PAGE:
The report, conducted in July, showed the percentage of respondents believing it to be a good time to buy dropped to 57%, down from 67% in 2021.

“First home buyers are experiencing turbulent times as softening house prices are offset by interest rate increases which is impacting their borrowing capacity,” McAweeney said.

While interest rates were rising, almost two-thirds (62%) of prospective first home buyers indicated that meeting living expenses was their greatest challenge when saving for a deposit.  As deposit sizes continued to reduce, McAweeney said lenders mortgage insurance was one way first home buyers could bridge the deposit gap.

“We are experiencing an increasing interest cycle which many new borrowers have not faced before. LMI provides a route to earlier homeownership and has stood the test of time over many economic cycles,” McAweeney said.

PropTrack senior economist Eleanor Creagh (pictured above right) said the 25-basis point rise showed the RBA board remained committed to tackling high inflation, whilst also monitoring domestic conditions and global risks.

Wages growth accelerated in the September quarter and rose by 3.4% in the 12 months to September 2022, Creagh said. This is the strongest acceleration in over a decade, with labour market tightness translating to stronger wage rises, she said.

“With inflation remaining high and increasing evidence of labour market tightness, the RBA has continued to raise the cash rate to ensure inflation expectations remain ‘anchored’,” Creagh said.

Creagh acknowledged that the fastest rise to the official cash rate since the early ‘90s had quickly rebalanced the housing market from last year’s extreme growth, with price falls in most parts of Australia.

“Prices nationally are now sitting 3.81% below their March peak after falling for the eighth month in a row amid headwinds from monetary tightening,” Creagh said.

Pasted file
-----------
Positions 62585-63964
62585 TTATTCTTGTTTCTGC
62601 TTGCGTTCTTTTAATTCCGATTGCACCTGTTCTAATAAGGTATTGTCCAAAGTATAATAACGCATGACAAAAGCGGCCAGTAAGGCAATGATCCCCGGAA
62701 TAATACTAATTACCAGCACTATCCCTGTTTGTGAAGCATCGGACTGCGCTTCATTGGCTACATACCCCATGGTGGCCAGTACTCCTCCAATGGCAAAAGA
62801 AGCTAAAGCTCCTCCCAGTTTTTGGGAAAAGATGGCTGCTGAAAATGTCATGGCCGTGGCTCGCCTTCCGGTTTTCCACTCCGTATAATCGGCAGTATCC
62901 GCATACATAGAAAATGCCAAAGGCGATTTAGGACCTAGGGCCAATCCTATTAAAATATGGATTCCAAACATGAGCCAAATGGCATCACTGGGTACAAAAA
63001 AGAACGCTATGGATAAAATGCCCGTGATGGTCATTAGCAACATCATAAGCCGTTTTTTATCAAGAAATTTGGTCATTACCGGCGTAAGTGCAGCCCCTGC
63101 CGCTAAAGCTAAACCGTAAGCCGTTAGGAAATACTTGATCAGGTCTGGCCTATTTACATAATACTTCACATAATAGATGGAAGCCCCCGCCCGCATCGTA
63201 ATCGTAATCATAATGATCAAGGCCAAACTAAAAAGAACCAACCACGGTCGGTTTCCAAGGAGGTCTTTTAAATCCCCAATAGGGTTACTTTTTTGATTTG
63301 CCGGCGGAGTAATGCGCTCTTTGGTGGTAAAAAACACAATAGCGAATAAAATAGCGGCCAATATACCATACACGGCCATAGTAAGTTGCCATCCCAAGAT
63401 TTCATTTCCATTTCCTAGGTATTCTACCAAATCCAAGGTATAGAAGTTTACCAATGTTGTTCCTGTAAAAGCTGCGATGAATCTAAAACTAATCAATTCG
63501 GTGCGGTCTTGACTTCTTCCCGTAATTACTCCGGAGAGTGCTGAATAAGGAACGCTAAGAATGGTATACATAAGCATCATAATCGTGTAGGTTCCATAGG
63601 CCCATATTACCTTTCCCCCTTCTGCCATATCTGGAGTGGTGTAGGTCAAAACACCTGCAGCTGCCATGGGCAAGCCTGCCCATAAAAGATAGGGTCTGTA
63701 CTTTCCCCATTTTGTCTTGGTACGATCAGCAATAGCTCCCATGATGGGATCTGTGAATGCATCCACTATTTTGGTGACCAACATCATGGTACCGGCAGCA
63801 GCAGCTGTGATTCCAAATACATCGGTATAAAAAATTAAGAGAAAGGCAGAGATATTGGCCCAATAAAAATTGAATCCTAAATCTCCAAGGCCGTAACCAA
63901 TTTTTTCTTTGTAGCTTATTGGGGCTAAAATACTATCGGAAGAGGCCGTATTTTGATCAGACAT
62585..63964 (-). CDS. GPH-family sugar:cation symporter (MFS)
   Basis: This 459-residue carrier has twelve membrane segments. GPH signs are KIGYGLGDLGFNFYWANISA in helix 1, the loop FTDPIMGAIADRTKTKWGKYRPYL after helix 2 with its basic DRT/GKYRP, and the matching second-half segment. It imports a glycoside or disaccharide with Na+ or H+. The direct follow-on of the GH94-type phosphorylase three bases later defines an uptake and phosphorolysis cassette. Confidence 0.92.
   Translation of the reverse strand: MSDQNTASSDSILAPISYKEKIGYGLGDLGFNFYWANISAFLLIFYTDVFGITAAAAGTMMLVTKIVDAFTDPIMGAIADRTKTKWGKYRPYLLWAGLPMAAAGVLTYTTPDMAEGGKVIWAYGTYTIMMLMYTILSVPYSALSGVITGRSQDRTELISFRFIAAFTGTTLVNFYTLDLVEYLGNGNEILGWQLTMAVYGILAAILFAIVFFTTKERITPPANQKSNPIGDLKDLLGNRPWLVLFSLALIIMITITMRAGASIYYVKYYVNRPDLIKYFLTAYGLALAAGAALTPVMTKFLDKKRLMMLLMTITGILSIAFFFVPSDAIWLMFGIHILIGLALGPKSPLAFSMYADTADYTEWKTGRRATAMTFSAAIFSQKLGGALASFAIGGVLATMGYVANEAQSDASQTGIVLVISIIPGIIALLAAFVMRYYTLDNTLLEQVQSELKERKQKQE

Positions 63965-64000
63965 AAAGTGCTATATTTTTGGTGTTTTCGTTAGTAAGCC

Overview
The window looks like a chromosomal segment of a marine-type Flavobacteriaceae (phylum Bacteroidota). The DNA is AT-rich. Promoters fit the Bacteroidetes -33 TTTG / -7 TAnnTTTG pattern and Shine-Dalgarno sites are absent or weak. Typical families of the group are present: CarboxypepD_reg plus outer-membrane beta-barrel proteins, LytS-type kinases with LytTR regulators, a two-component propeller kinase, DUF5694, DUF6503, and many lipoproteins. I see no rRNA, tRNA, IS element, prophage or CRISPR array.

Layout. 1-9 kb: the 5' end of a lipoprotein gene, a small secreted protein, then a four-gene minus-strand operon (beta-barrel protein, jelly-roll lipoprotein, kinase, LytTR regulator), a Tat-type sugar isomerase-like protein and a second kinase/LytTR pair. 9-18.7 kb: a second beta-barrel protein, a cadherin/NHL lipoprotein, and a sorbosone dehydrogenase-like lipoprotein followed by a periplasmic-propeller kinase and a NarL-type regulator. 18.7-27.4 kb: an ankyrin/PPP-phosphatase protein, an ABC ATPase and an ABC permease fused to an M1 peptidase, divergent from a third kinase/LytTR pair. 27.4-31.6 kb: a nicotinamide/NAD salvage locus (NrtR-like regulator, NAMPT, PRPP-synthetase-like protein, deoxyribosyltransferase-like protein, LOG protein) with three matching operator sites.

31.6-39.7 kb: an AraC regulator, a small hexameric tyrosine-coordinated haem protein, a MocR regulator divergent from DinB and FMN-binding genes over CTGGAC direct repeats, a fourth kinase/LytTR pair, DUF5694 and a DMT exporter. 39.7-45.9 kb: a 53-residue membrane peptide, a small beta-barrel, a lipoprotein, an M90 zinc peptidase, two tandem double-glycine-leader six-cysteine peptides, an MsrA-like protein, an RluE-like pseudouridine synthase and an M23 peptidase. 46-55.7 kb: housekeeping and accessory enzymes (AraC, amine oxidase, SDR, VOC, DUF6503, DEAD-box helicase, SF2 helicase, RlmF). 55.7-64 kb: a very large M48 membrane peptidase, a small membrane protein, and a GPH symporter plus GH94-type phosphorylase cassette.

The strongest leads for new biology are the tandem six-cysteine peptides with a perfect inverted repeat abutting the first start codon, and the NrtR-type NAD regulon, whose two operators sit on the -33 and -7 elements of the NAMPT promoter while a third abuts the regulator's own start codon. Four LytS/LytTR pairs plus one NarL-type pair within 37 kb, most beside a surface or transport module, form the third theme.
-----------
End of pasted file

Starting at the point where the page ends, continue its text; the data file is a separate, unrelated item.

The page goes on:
“The most expensive markets of Sydney and Melbourne are leading the price declines. In Sydney, prices are down more than 6% from peak and below levels recorded in November last year.”

With additional rate rises on the horizon, Creagh acknowledged that maximum borrowing capacities would be further reduced, shrinking homebuyers’ budgets.

“Now the cash rate is sitting at 3.10% after a substantial 300 basis points of tightening to date, maximum borrowing capacities have dropped by more than 20%. The significant reduction in borrowing capacities implies further price falls,” Creagh said.

Higher interest rates will take time to fully impact house prices, therefore prices are likely to continue to fall as interest rates rise, she said. If interest rates peak in 2023, price falls are likely to ease, with values stabilising as interest rate uncertainty reduces.

“The downward pressure from rate rises will be countered to a degree by positive demand effects that stem from tight rental markets and rental price pressures, rebounding foreign migration, stronger wages growth, and over the long run, housing supply pressures,“ Creagh said.

Referring to the 3% buffer rate used for affordability assessments, Canstar group executive Steve Mickenbecker (pictured immediately below) confirmed that the total average rate (including the buffer) had increased from 5.98% to 8.43%.

"With most borrowers' rates having risen by 2.75% since April, another rate increase of 0.25% will see the 3% buffer totally absorbed, and borrowers' repayments about to enter the stratosphere that the banks have not considered,” Mickenbecker said.

“The buffer at least means that most of the repayment increases have been judged to be affordable.”